Through research, I came to find the INTERNATIONAL MILITARY TRIBUNAL OF NUREMBERG, the documents outlining the rulings of the Nuremberg Trials held to prosecute war criminals after WWII. If the evidence had been available during this time, all war criminals would have been prosecuted during these trials. However, this was often not the case. Thus, today we must continue to seek the justice extended by these trials, as the elapsed time is no legal defence for the atrocities committed. We owe it to all the victims of war crimes to prosecute those responsible for the tremendous suffering they caused. Moreover, it is imperative to continue to prosecute war criminals to send a universal message to potential perpetrators that crime will never be tolerated or excused, and that with their actions will come severe repercussions. Exceptions are few and far between, and no get-out-of-jail-free card will be offered simply as a result of old age. Otherwise, individuals may continue to follow such policies, believing themselves safe from all retribution. Finally, by continuing to prosecute war criminals, we are bringing these events back into the spectrum of the public eye, reasserting how the appalling crimes of WWII were not the product of extraordinarily cruel individuals, but rather sometimes the ordinary actions of ordinary people. These war criminals may now be approaching 90 years old, but unlike the 11 million victims who were also confined to a cell for their last breaths, the trials of these war criminals are justified.
“I want to say that it disturbs me deeply that I was part of such a criminal organization. I am ashamed that I saw injustice and never did anything about it, and I apologize for my actions. I am very, very sorry.” Reinhold Hanning, convicted war criminal of WWII. Those condemned as war criminals, such as Hanning, were very young and of low rank during WWII, and often had no choice in committing war crimes. Either resist and be killed, or perform these acts under duress. Major figures responsible for the atrocities were sentenced in the Nuremberg Trials, thus justice today is nearly obsolete. To this degree, shouldn’t the townspeople who lived near the Holocaust camps and knew of their existence also be convicted for committing the same crimes of inaction? Little good will come from attempting to prosecute these individuals, almost equally entitled victims, after the great efforts they sought to move on and start anew. Now with new identities and unknowing grandchildren, great lengths must be taken today to prove that one is guilty of war crimes, as much hard evidence from WWII has been destroyed, and it is thus often very difficult to prove these war criminals either guilty or innocent. But these people are no longer of threat to our society; today there are higher priorities, greater perpetrator threats that our tax money should be spent on. So why dwell and rally for sympathy when Remembrance Day exists? One thing we have learned is that atrocities are driven by fanatical hatred, not common sense. “I just want him to hear from me […] what the consequences were of what he did at a young age, and let him reflect on it.” – Irene Weiss, victim of WWII war crime testifying at Hanning’s trial. It is time, at long last, to remember, lest we forget, and move on.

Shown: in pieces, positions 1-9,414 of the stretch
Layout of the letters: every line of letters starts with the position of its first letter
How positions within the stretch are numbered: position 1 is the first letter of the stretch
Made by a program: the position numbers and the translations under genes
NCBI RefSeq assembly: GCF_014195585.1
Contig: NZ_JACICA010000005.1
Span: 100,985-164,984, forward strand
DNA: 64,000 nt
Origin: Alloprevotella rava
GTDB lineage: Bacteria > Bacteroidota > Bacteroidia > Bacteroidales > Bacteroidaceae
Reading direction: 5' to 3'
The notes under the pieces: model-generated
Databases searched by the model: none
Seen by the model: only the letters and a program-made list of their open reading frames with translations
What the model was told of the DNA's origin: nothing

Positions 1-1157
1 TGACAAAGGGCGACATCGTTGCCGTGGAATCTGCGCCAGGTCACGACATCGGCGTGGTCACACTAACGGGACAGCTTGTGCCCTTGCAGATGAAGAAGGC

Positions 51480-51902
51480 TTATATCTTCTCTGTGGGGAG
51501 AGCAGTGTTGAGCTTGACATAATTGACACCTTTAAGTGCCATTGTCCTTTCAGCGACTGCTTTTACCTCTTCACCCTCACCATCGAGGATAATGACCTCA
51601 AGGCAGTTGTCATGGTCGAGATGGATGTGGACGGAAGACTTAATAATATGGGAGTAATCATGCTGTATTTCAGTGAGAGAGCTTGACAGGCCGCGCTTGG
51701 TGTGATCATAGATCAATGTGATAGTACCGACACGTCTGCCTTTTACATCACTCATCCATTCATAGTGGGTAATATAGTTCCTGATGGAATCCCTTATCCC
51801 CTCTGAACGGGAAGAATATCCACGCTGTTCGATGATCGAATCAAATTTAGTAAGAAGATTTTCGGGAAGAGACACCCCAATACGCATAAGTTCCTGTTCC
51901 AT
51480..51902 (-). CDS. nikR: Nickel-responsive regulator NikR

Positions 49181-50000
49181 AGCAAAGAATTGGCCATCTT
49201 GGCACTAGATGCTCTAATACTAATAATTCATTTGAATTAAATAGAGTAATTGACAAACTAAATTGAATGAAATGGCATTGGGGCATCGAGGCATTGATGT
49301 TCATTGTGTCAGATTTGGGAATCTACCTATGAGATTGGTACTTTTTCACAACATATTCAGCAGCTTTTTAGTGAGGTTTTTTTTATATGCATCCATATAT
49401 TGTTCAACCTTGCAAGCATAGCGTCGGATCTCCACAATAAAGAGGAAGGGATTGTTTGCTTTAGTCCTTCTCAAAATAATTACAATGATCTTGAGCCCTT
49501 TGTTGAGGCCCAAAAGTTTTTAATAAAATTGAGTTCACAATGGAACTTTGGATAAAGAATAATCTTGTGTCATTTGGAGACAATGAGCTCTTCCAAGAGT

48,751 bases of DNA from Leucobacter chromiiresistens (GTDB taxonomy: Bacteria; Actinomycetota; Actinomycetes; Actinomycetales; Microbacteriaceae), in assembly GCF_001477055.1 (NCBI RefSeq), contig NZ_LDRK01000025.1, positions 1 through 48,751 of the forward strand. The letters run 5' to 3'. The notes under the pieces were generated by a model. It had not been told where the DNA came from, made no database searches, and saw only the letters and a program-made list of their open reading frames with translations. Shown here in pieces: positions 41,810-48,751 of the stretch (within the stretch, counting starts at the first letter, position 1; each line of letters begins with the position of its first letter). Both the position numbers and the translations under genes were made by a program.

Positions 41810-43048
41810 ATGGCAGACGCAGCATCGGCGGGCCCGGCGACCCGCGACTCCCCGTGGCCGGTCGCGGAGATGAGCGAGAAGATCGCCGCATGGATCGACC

Where do you stand?